CAPTION: John Key is so popular with media he gets to make personal attacks on journalists he does not like.
Journalist Nicky Hager says he has become too big a part of the stories he writes on and he does not like it. He insists that this high profile is due to antagonism from people like the PM. Hager can’t control Key’s comments, but he does not reciprocate, he told Zagzigger.com. In my March 24 NZ Herald media column, I mentioned about the PM personal attacks against Hager. Jon Stephenson and news photographer Bradley Ambrose, that were widely repeated by the media.
“There has been an edge to the PM’s attacks on freelance journalists Bradley Ambrose, Jon Stephenson and Nicky Hager, and the NZ Council for Civil Liberties sees a trend. “The Government is putting journalists on notice,” said Council for Civil Liberties chairman Thomas Beagle.”If they say the wrong things or follow the wrong stories, the Government will attack them in the courts and in the media to undermine their credibility, attack their character, and damage their livelihood.” A spokesman for Key said: “The Prime Minister deals with media repeatedly and respectfully,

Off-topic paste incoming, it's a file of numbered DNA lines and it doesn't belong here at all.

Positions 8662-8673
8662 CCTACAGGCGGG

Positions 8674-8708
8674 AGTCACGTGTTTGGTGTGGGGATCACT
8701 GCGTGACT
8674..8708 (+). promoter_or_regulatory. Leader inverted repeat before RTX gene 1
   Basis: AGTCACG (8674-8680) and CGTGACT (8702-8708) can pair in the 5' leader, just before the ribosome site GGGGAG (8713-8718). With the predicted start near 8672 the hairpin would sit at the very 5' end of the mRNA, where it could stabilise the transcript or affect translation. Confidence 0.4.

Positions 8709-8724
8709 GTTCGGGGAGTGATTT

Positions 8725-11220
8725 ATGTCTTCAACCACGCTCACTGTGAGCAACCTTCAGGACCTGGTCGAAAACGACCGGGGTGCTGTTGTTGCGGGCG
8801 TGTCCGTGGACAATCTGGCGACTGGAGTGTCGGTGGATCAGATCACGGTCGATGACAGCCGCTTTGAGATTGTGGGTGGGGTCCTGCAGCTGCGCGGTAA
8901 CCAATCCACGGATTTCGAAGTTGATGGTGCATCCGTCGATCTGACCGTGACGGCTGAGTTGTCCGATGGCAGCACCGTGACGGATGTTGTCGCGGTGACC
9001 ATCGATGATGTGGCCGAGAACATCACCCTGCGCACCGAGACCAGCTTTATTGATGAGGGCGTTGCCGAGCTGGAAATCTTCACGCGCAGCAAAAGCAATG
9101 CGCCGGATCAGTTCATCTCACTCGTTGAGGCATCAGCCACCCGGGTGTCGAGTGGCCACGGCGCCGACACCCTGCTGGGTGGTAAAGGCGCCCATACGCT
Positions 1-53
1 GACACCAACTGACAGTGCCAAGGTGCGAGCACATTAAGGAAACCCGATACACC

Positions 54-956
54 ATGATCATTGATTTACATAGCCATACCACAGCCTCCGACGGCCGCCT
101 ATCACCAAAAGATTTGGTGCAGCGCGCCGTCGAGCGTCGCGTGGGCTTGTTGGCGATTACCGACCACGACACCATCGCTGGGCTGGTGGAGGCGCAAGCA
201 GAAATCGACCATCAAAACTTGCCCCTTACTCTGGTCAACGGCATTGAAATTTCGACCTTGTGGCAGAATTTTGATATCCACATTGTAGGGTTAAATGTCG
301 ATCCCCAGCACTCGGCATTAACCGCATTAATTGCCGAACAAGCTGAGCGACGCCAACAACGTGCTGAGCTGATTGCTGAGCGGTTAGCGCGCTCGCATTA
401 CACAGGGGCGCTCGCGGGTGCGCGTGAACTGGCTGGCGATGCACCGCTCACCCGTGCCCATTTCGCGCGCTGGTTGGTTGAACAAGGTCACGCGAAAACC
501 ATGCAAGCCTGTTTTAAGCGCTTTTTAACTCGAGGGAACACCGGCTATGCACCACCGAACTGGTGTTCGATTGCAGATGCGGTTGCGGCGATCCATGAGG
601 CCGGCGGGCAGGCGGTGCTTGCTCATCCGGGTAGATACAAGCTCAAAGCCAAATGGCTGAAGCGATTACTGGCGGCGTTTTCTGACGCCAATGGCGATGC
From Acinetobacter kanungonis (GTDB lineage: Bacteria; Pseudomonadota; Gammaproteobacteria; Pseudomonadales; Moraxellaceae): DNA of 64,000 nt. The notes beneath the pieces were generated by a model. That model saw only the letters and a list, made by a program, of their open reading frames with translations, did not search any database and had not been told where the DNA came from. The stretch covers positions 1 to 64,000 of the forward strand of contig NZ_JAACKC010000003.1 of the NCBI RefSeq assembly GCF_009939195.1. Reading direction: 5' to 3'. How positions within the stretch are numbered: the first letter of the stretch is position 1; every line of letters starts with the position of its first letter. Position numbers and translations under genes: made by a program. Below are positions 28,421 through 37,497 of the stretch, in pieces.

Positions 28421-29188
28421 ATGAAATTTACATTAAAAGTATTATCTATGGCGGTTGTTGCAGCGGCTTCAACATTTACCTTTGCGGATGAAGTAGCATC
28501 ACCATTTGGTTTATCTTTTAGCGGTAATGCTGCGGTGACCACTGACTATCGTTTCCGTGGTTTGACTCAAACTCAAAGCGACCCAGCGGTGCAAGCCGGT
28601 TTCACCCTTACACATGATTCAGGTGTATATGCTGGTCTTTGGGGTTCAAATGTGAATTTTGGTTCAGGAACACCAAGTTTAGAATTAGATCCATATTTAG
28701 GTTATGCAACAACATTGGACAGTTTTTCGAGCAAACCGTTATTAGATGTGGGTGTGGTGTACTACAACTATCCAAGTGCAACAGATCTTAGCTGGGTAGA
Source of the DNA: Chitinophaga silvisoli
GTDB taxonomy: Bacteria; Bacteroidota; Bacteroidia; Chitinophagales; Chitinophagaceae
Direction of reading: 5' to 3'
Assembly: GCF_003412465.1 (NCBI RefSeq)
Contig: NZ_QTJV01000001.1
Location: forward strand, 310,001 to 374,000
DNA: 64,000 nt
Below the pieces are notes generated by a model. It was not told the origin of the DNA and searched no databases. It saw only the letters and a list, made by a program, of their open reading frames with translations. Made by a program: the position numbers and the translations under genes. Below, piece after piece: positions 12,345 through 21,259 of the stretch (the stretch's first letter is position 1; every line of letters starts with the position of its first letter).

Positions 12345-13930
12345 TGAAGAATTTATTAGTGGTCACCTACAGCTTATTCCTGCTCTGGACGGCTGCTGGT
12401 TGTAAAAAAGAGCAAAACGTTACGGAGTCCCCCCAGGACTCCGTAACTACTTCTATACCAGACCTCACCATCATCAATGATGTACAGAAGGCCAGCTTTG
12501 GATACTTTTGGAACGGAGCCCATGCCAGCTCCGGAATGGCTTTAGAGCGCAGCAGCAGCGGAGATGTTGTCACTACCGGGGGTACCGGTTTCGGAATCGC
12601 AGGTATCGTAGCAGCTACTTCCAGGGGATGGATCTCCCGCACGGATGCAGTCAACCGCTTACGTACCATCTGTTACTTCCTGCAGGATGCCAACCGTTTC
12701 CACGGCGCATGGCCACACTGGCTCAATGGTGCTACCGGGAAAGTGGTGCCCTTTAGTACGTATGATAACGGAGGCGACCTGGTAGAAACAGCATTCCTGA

Key is entitled to dispute Hager’s reports but his allegations have to stand up to the criticism. He has numerous bloggers on his side. But Hager has yet to be proven wrong or made false claims. Key recently told a press conference on the Panama Papers that Hager was “a conspiracy theorist.” Asked why, he said “Because I think he is. Draw your own conclusions.”
Asked why he thought Nicky Hager was a conspiracy theorist the Prime Minister said “Because I think he is. Draw your own conclusions.”
Apart from being oddly juvenile for a Prime Minister, it was just a personal swipe. Media reported it anyway. In my opinion the media approach is part of how the PM gets to undermine journalists he does not like.
- Meanwhile there has been a mixed reaction to the collaborative efforts in the TVNZ-RNZ investigation last week. They were heavily promoted but did not come up with major new findings. Hager said the work would lead to Watergate style findings. He thought the collaboration had been successful and unusually positive.